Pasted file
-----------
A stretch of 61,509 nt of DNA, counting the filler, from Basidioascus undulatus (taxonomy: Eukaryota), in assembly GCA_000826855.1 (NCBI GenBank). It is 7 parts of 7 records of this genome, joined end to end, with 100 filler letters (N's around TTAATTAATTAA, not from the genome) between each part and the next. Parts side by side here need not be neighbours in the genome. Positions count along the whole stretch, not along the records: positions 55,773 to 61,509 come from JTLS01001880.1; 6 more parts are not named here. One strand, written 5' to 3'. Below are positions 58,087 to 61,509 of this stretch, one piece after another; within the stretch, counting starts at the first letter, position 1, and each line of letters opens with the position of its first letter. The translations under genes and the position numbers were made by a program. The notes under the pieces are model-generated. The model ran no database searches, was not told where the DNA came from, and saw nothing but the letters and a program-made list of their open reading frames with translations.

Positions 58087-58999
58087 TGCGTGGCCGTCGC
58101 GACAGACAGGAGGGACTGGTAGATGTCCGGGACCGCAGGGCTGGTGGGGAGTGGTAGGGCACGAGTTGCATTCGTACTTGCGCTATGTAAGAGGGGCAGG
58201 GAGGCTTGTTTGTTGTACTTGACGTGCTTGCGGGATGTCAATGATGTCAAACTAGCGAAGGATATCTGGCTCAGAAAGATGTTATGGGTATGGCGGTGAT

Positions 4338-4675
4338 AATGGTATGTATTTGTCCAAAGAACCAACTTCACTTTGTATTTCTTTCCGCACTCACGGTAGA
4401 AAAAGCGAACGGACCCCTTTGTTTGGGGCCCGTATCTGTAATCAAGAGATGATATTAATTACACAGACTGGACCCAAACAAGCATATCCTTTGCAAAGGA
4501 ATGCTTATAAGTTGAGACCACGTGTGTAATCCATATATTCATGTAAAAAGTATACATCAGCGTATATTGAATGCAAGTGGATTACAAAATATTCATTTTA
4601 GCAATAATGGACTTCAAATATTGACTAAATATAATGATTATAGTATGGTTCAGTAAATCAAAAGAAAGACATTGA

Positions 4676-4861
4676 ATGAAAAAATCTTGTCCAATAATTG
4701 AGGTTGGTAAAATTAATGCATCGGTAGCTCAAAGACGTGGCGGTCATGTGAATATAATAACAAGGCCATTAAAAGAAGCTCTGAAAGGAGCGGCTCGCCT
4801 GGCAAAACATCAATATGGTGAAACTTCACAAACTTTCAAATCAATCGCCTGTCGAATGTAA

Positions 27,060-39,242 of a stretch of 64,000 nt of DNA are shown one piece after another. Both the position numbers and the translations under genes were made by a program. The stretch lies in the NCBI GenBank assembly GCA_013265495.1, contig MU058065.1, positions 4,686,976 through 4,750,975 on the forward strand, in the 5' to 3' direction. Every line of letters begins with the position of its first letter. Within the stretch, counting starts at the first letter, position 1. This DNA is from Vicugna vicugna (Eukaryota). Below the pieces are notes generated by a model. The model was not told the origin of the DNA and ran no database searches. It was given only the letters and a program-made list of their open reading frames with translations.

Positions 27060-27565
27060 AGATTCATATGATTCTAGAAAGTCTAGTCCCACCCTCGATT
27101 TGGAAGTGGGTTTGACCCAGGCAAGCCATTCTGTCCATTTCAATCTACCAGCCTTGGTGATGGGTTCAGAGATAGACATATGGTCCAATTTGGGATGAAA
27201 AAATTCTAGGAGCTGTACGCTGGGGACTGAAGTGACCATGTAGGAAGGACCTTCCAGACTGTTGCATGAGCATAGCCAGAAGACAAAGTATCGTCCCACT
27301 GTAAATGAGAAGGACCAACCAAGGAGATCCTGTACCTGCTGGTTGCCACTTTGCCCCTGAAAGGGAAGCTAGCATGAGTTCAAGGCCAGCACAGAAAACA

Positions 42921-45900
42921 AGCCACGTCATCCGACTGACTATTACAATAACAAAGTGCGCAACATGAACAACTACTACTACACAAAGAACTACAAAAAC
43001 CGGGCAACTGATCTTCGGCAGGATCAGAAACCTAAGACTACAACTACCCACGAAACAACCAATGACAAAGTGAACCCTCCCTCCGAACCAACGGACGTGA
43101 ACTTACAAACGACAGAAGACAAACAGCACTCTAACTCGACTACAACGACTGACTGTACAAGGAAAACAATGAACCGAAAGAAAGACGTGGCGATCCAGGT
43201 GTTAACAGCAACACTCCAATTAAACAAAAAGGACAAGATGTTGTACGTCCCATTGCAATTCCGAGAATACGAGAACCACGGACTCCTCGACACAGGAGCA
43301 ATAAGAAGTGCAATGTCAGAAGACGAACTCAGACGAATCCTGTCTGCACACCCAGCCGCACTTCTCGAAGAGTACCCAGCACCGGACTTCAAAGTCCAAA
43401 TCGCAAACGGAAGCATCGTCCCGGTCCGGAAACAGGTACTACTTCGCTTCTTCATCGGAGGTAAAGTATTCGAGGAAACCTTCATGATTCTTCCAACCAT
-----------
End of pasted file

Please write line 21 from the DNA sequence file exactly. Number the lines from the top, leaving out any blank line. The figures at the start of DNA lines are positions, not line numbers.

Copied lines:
Positions 42921-45900